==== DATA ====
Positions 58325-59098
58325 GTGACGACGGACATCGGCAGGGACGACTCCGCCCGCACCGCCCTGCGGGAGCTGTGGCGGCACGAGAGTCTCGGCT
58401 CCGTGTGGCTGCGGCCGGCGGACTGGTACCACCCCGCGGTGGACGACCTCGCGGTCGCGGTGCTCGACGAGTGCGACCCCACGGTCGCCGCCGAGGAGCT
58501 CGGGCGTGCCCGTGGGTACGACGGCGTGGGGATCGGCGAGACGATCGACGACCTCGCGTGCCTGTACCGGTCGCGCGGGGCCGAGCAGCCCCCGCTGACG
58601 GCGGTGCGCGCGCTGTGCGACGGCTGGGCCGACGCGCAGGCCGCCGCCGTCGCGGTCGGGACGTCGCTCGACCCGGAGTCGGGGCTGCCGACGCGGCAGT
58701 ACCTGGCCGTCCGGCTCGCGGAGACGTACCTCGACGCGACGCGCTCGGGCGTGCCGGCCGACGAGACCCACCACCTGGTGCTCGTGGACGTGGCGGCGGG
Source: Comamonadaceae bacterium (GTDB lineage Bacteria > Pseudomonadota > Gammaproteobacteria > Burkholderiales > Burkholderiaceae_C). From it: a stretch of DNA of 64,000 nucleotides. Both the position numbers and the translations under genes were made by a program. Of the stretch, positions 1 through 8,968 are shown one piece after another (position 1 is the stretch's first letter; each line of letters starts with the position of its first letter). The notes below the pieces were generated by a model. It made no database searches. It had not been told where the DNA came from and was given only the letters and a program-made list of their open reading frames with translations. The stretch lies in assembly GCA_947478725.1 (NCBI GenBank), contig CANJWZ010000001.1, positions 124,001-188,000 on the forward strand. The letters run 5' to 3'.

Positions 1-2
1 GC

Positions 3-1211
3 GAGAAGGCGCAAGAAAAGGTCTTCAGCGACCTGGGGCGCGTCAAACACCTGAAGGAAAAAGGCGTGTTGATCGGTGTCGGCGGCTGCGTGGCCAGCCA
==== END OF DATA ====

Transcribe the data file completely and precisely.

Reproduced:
Positions 58325-59098
58325 GTGACGACGGACATCGGCAGGGACGACTCCGCCCGCACCGCCCTGCGGGAGCTGTGGCGGCACGAGAGTCTCGGCT
58401 CCGTGTGGCTGCGGCCGGCGGACTGGTACCACCCCGCGGTGGACGACCTCGCGGTCGCGGTGCTCGACGAGTGCGACCCCACGGTCGCCGCCGAGGAGCT
58501 CGGGCGTGCCCGTGGGTACGACGGCGTGGGGATCGGCGAGACGATCGACGACCTCGCGTGCCTGTACCGGTCGCGCGGGGCCGAGCAGCCCCCGCTGACG
58601 GCGGTGCGCGCGCTGTGCGACGGCTGGGCCGACGCGCAGGCCGCCGCCGTCGCGGTCGGGACGTCGCTCGACCCGGAGTCGGGGCTGCCGACGCGGCAGT
58701 ACCTGGCCGTCCGGCTCGCGGAGACGTACCTCGACGCGACGCGCTCGGGCGTGCCGGCCGACGAGACCCACCACCTGGTGCTCGTGGACGTGGCGGCGGG
Source: Comamonadaceae bacterium (GTDB lineage Bacteria > Pseudomonadota > Gammaproteobacteria > Burkholderiales > Burkholderiaceae_C). From it: a stretch of DNA of 64,000 nucleotides. Both the position numbers and the translations under genes were made by a program. Of the stretch, positions 1 through 8,968 are shown one piece after another (position 1 is the stretch's first letter; each line of letters starts with the position of its first letter). The notes below the pieces were generated by a model. It made no database searches. It had not been told where the DNA came from and was given only the letters and a program-made list of their open reading frames with translations. The stretch lies in assembly GCA_947478725.1 (NCBI GenBank), contig CANJWZ010000001.1, positions 124,001-188,000 on the forward strand. The letters run 5' to 3'.

Positions 1-2
1 GC

Positions 3-1211
3 GAGAAGGCGCAAGAAAAGGTCTTCAGCGACCTGGGGCGCGTCAAACACCTGAAGGAAAAAGGCGTGTTGATCGGTGTCGGCGGCTGCGTGGCCAGCCA